This is one of the sweetest movies I've ever seen, if not the sweetest. Like other films that I've seen from our southern cousins, this one is understated, superbly directed, and brilliantly cast. There's not a single misstep anywhere in this film and it's 97 minutes passes too quickly.
Rhys Wakefield as the younger brother Thomas of the autistic elder child Charlie is a wonder. Gemma Ward is not only beautiful, but her acting skills are top shelf. And Luke Ford's Charlie was impeccably played.
I don't shed tears for a whole lot of celluloid, but I did for this film. The singular low fight scene was a horror to watch and you could feel it in your stomach. The taunting, courtesy of the schoolyard bullies, was gut wrenching to watch, and you could just imagine the terror that Charlie felt as well as the anger of his younger protector Thomas.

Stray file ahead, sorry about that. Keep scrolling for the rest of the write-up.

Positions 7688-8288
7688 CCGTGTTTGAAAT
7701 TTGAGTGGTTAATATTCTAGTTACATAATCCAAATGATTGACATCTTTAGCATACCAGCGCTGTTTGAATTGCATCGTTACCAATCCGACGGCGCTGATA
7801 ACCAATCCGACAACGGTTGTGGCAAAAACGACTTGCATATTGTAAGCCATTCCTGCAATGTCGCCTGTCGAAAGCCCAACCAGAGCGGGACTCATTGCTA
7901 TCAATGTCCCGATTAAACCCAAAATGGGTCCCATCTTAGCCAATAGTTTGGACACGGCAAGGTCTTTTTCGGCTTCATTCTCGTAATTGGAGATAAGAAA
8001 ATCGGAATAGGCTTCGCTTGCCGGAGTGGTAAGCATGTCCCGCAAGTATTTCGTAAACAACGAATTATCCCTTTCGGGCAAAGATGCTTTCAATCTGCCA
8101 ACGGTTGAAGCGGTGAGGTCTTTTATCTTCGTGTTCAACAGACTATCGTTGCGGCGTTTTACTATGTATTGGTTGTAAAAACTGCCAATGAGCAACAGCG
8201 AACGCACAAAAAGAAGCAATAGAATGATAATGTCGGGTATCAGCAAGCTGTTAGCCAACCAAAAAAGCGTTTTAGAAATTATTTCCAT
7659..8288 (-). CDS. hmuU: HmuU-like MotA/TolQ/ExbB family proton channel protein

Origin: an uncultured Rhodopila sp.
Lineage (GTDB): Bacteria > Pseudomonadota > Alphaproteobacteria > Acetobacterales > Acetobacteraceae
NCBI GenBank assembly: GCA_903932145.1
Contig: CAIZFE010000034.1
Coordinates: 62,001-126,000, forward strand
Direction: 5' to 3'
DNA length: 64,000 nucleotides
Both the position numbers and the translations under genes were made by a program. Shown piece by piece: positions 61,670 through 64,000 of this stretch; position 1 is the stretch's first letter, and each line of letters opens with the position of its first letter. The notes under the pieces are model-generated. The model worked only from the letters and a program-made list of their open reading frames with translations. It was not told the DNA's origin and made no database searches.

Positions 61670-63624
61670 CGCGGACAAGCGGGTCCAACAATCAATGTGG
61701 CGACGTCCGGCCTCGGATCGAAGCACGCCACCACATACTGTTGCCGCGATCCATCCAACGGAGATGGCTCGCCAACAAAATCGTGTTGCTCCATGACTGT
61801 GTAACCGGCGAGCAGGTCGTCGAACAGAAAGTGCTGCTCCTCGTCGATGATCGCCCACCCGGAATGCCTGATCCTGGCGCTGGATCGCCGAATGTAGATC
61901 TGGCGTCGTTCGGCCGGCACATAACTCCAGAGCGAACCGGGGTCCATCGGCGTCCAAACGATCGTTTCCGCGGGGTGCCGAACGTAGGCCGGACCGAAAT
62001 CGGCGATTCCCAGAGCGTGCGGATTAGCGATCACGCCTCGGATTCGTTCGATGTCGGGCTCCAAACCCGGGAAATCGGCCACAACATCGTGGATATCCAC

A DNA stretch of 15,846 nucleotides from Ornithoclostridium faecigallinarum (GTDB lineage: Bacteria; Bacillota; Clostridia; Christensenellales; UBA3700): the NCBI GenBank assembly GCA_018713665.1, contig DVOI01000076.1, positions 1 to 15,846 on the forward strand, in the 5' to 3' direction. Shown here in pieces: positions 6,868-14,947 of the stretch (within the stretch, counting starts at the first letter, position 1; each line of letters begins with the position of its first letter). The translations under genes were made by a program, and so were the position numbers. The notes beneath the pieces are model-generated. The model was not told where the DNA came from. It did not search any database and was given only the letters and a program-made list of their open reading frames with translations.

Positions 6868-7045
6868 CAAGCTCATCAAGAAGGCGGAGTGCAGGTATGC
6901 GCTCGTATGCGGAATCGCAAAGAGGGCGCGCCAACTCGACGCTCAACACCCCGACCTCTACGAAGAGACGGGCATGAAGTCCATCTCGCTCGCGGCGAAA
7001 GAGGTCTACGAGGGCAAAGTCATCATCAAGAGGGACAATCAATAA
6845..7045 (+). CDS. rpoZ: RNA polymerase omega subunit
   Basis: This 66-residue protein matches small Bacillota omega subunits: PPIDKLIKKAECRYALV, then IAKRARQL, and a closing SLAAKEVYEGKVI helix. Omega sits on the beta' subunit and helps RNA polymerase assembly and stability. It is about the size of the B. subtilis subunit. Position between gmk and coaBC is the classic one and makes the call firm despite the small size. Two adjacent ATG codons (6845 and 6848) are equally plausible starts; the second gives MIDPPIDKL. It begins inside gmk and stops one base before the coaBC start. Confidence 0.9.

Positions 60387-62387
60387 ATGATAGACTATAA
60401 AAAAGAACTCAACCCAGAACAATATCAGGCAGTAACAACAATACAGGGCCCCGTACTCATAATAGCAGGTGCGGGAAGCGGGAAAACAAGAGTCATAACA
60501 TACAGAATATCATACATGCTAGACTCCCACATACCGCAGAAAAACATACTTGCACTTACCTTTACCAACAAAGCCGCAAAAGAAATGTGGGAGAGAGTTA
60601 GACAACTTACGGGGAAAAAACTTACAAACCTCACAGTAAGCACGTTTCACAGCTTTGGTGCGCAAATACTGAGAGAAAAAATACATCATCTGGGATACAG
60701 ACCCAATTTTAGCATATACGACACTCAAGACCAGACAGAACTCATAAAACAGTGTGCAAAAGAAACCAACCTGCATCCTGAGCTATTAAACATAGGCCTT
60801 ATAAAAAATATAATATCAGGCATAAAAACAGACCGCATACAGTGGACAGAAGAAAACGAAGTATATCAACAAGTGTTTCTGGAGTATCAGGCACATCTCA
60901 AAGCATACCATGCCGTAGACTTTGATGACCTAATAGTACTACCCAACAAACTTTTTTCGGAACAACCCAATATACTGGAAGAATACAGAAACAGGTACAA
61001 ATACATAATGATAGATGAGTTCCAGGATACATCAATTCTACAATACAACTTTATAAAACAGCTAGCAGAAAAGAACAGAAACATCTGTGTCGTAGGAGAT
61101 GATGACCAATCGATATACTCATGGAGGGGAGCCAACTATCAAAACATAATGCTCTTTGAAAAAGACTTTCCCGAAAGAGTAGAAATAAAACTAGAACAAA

But the kiss in the army quonset shelter on the obstacle course was uplifting, as was virtually every scene with Gemma Ward in it. She made this film soar.
I confess to not having seen her in anything before this, but I'll surely look for her in the future. I read that she models, and you can certainly see why, but I implore her to continue acting too, for she's a natural talent.
Toni Collette was the forgiving, loving and kind mother, always there to cheer Charlie on, but there when Thomas needed her understanding, too. Erik Thomson as Simon the dad did a great job as well, he also supportive of both of his sons, both of whom he was proud.
Elissa Down, the director, must have loosed the reins and let these actors fly before the wind, but whatever her skill was that put this fine work together, it produced a beautiful result.
'The Black Balloon' is a beautiful, finely crafted film; not lavish in its production, just in its talent.